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Dog day afternoon in Kolkata

Anuradha Sengupta | Updated on June 28, 2019 Published on June 28, 2019

Heads and tails: A still from Jesse Alk’s debut film, which premièred at Montana’s Big Sky Documentary Film Festival this year   -  IMAGE COURTESY: JESSE ALK

An American film-maker captures the unusual love stories between the city’s stray canines and lonely residents

When New York-based Jesse Alk first set foot in Kolkata in 2010, he fell in love with the city’s animals and birds. Sitting on the terrace of his rented accommodation, he watched kites take one last flight before sunset. At night, he observed bats on the trees of his neighbourhood and stayed awake to the howling of stray dogs till the wee hours. The relationship between Kolkata’s humans and non-humans soon became an obsession for the 45-year-old American, who continued visiting the city over the years. His first film, the 77-minute documentary Pariah Dog, captures the umbilical link between Kolkata’s stray dogs and their human companions. After its première at Montana’s Big Sky Documentary Film Festival in February 2019 in the US, Alk’s film was screened at Krakow Film Festival (Poland) in May and SF Docfest (US) in June. It travels to the Melbourne Documentary Film Festival in Australia next month.

Love interest: Jesse Alk continued to visit Kolkata over the years for the filming and editing   -  IMAGE COURTESY: JESSE ALK

 

Edited excerpts from Alk’s interview with BLink:

How did you end up making a film about stray dogs in Kolkata and the people who look after them?

I first came to Kolkata in 2010 on the invitation of a family friend who had been coming to India for 40 years. I decided that I would read nothing more about India or Kolkata before my trip, and let everything be a surprise. And the first surprise of all came at the old Kolkata airport, where I encountered a pack of street dogs lounging on construction sand in the arrival area. There was a casualness with which animals were integrated to the urban space in India that really struck me. Throughout that first trip, I found that of the many things I loved about Kolkata, the connection between animals and people was the most interesting to me.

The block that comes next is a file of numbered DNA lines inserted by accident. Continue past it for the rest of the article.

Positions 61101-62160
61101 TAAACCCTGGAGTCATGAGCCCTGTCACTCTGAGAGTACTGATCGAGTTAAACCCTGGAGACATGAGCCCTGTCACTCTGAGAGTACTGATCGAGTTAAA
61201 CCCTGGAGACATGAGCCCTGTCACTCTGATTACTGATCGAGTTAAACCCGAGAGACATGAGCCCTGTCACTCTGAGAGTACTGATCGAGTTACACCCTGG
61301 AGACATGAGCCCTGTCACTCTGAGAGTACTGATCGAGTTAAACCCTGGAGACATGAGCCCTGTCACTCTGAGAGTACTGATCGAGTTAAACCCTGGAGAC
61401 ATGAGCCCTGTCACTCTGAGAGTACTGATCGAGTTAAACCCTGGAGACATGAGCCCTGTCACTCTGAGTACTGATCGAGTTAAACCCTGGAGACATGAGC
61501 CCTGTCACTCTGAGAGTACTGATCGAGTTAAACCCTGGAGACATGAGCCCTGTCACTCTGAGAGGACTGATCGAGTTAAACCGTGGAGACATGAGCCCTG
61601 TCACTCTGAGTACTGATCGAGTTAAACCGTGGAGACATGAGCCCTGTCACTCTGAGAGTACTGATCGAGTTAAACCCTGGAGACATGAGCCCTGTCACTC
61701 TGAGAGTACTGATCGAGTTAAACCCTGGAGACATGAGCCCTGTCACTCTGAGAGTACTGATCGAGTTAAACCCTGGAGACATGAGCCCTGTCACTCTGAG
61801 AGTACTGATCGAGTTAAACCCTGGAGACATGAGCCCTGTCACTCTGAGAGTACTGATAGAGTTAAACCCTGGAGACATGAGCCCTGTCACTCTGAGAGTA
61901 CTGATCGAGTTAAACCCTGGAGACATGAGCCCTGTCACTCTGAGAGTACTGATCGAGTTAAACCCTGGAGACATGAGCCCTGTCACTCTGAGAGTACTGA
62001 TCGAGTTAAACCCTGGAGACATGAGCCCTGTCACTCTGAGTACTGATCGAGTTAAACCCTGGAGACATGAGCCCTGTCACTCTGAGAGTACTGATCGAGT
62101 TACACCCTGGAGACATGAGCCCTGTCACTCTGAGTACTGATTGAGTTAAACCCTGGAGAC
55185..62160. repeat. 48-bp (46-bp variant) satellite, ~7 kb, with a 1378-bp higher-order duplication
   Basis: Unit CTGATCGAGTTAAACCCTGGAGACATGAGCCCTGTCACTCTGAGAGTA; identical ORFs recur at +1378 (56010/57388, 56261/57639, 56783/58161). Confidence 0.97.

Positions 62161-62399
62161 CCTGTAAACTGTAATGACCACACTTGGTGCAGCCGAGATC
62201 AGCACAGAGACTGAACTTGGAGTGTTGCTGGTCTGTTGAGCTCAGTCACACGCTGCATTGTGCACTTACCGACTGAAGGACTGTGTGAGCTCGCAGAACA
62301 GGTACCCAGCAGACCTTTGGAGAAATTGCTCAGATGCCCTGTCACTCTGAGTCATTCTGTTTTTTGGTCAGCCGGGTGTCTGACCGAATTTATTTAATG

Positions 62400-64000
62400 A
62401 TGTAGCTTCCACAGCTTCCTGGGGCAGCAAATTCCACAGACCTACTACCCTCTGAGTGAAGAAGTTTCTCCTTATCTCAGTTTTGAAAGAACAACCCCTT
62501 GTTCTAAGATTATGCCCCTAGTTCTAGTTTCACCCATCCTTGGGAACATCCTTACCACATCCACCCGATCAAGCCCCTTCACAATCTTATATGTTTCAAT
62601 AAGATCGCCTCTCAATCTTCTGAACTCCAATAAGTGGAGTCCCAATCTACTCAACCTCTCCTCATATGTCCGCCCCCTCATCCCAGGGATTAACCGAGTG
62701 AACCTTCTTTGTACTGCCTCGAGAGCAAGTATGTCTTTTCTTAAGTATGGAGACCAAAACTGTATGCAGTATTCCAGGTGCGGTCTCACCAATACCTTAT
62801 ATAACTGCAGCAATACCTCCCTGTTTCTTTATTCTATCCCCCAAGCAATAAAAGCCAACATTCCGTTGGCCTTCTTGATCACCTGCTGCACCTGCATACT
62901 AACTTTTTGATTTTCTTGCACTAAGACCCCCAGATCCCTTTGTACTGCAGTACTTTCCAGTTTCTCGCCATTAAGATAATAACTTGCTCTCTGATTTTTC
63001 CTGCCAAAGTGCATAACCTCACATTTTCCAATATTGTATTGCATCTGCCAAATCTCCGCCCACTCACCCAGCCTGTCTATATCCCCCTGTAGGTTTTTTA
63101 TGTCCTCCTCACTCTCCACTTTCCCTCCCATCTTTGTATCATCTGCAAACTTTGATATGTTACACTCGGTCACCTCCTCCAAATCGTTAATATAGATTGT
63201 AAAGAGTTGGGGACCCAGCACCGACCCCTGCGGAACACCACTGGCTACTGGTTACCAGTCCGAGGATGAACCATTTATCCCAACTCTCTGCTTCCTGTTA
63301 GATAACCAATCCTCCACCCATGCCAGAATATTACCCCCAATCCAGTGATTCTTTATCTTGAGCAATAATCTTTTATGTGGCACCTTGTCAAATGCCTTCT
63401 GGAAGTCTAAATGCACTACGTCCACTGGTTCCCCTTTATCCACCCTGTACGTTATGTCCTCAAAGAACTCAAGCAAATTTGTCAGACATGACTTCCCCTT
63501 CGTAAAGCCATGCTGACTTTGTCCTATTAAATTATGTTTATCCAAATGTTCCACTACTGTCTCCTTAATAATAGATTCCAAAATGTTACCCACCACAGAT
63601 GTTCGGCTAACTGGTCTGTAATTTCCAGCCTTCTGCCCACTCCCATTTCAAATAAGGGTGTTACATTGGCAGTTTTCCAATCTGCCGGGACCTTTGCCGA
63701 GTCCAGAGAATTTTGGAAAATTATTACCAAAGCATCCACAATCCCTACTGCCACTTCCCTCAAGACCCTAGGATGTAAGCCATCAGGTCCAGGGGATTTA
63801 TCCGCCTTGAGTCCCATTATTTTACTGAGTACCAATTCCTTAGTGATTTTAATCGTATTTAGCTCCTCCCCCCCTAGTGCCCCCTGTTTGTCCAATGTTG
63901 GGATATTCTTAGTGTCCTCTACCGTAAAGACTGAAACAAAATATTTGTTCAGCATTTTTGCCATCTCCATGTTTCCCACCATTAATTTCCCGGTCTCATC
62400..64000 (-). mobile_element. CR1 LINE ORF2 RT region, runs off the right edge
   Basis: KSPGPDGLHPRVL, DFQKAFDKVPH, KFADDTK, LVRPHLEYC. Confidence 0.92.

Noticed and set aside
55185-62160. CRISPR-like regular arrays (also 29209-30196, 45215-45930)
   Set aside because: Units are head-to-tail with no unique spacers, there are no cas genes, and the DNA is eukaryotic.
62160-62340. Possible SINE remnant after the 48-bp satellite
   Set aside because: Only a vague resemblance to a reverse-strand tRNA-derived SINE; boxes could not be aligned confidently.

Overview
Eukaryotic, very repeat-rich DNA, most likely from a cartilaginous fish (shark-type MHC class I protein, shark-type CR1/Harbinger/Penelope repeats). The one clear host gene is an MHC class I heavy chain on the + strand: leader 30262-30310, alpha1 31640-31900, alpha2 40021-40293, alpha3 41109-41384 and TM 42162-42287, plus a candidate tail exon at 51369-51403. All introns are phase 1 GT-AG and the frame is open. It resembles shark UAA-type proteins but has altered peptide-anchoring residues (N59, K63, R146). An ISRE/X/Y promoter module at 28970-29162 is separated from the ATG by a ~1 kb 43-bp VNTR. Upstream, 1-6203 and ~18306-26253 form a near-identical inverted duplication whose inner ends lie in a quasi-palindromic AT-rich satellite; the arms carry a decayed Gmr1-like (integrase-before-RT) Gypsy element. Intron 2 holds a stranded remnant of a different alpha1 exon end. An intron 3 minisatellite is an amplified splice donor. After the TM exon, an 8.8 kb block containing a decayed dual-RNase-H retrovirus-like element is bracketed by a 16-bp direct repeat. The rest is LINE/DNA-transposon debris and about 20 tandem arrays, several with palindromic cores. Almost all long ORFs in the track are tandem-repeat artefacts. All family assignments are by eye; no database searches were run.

As I continued to return to Kolkata over the next few years, I developed a minor obsession with the street dogs. I photographed them, watched them, fed them biscuits, and it struck me that a film about their lives would be an incredible way to also make a portrait of Kolkata. I initially conceived the film as vignettes of the dogs’ lives, with an occasional dog “feeder” mixed in. But gradually my focus shifted to the human element — the people who were also struggling to find their place in this massive, crowded city, and who found some sense of purpose by connecting with these neglected, lonely animals.

How did you get to meet so many interesting people? How long did it take you to make the film?